“The area surrounding the dump at Dawwar Jisr al-Hajj is crowded. We have suffered because of this dump for the past four years. This dump is supposed to hold garbage before it is transported somewhere else. It has been the source of bad odors resulting from decomposing substances. Microbes and germs are being diffused in the air.
During the summer garbage is burnt, which diffuses gases and fumes. These fumes spread into an area that has a perimeter of more than five kilometres. Most of the people who live in the surrounding area suffer from chronic respiratory diseases.
People suffer from respiratory tract inflammation. Anyone who has asthma cannot live in this area, either.
Most people who live around Dawwar Jisr al-Hajj wish to find another place to live in because they want to escape fumes and odors.”

03:04 – 03:40
“Many people here suffer from skin and respiratory diseases. These fumes, which have been diffused for the past years, might also cause cancer. This is a very serious issue. This garbage has different substances, including plastic and chemicals. Burning these substances is diffusing toxic fumes. Despite several calls in the past four years, nothing has changed. The policy about this dump has not changed. Everything has been the same.
We urge people to leave this area. Leave this area!”

03:41 – 03:54
“It is not acceptable that I have to wear a mask while walking in the street. It is not acceptable either that bad odor goes through my window, which I have to keep open during the summer. My house is one kilometre away from the dump, as you just saw. I do not dare to open the windows because of the smell.”

SOUNDBITE (Arabic, Man) Unnamed Local Resident
04:34 – 05:15 “I am one of the people who live near the dump of Dawwar Jisr al-Hajj. The dump is completely full. We urge officials who are responsible for this dump to remove the garbage. The diseases from which we are suffering are indescribable. We are trying and urging and different people to do something about this. It is nearly summertime. This could cause leishmaniasis and malaria. We are dying from bugs. Chemical substances are reacting and catching fire. The fumes are also blinding us.”

SOUNDBITE (Arabic, Man) Mahmoud Barakat, Public Health Activist
05:40 – 05:57
“This is an image of the dump while is it on fire. It shows how smoke is spreading throughout the entire city of Aleppo. We urge officials to assume their responsibility towards the poor people who have not left this area. They need to remove the waste as soon as possible.”

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Climate change bangladesh 02
Dhaka, Bangladesh
By zakir hossain chowdhury
30 Oct 2014

Waste chemicals and oil from factories are disposed of in the canals, polluting the river and the soil. Industrial processes are not only a factor in climate change, but also produce toxic waste that threatens Dhaka's natural resources.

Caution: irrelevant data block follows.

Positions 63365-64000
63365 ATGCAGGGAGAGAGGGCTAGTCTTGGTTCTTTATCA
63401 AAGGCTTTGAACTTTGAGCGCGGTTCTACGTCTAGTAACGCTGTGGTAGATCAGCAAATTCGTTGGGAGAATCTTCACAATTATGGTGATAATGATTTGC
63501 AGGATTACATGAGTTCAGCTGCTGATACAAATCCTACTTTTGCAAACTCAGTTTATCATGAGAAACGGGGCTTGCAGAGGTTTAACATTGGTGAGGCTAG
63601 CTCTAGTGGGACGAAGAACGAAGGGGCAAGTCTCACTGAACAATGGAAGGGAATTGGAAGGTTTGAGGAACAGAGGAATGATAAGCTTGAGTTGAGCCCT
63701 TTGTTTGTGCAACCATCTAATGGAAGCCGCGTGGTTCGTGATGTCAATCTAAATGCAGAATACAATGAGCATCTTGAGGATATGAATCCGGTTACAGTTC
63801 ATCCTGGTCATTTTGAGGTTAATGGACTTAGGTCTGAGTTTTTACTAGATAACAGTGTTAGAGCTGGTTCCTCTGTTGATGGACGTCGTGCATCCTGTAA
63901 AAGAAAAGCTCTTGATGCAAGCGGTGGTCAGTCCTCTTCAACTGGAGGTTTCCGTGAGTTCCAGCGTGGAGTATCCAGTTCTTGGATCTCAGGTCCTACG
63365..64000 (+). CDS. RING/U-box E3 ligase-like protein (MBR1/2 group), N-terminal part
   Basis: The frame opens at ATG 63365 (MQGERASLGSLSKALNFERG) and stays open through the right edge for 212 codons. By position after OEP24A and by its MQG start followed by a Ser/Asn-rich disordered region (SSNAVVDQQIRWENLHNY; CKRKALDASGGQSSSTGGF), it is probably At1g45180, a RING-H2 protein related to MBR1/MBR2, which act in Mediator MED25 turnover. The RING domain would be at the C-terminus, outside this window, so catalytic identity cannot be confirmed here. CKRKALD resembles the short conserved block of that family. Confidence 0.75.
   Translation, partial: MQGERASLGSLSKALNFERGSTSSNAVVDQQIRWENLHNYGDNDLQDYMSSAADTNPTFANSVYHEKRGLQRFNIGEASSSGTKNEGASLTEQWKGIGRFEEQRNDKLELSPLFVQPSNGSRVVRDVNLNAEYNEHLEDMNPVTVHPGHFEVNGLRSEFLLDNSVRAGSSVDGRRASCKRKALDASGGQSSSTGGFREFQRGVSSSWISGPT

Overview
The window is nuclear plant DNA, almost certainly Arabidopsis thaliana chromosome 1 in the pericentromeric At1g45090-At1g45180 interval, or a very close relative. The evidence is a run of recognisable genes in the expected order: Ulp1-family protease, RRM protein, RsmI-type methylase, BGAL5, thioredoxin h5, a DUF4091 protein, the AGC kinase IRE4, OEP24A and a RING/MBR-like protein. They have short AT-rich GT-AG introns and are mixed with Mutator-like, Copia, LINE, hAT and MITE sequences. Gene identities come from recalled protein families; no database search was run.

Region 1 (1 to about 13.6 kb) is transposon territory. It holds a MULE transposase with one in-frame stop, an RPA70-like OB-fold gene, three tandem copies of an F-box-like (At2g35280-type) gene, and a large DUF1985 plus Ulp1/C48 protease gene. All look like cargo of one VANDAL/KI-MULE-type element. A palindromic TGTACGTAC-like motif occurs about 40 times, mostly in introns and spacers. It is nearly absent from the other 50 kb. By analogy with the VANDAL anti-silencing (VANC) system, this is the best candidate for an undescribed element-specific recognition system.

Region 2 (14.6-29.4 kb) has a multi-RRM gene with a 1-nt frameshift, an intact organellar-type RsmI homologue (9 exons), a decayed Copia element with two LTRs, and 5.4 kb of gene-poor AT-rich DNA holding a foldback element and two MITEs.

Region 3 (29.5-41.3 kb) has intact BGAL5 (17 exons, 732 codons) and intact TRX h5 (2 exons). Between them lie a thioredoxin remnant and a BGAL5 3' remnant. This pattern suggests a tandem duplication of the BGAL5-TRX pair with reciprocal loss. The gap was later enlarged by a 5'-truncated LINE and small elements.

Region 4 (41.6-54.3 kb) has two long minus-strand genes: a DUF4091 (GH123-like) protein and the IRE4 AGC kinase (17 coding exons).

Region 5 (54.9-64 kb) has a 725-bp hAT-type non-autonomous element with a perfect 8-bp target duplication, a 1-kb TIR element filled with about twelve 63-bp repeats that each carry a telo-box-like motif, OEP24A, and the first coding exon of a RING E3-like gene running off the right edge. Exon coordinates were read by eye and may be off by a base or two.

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Climate change bangladesh 03
Dhaka, Bangladesh
By zakir hossain chowdhury
30 Oct 2014

A boy poses before a patch of cracked dry earth. Bangladesh has been particularly affected by climate change, where unpredictable heat waves and rainy seasons make life difficult for its people.

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India: Surfing in an Artist’s Pallet ...
Kerala
By Berta Tilmantaite
29 Apr 2014

Kerala is the ultimate getaway destination. With its flawless waves and untouched beauty, the southern province of India attracts surfers from all around the world. For the local population, foreign surfers have become a new curiosity. While surfers and fishermen have learned to coexist and share the beaches, a group of foreign surfers has decided to give back to the community by founding the Sunday Surf Club, where they teach locals how to swim, surf and tame the ocean.

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If You Eat Garlic, You Will Get Full
Heraat, Afghanistan
By Transterra Editor
04 Oct 2013

This film features the miserable life of a group of children in the western city of the Heraat province of Afghanistan by showing their work on the streets of the city.

More importantly, it shows the ill behavior of the residents of the city toward these kids. The film shows how they are treated as outcasts in the society, with people not allowing them in the sports fields, shops, and so on.

The film is ten minutes long.
By: Sara Keawal

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Life Along The Railway (10 of 34)
Dhaka, Bangladesh
By Michael Biach
20 Jun 2013

Residents living right beside railroad tracks in a slum in Bangladesh’s vibrant capital, Dakha. It is home to more than 10 million people, making it one of the world’s most populated cities. Hundreds of people live beside the railroad in the Kawran Bazar slum, where residents face dire conditions in the unsanitary environment. Dakha, Bangladesh, June, 2013.

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Urban Poverty (3 of 4)
Karachi, Pakistan
By Syed Yasir Iqbal Kazmi
15 May 2013

Boy collecting stuff from garbage.

Photo by Yasir Kazmi, Karachi, Pakistan.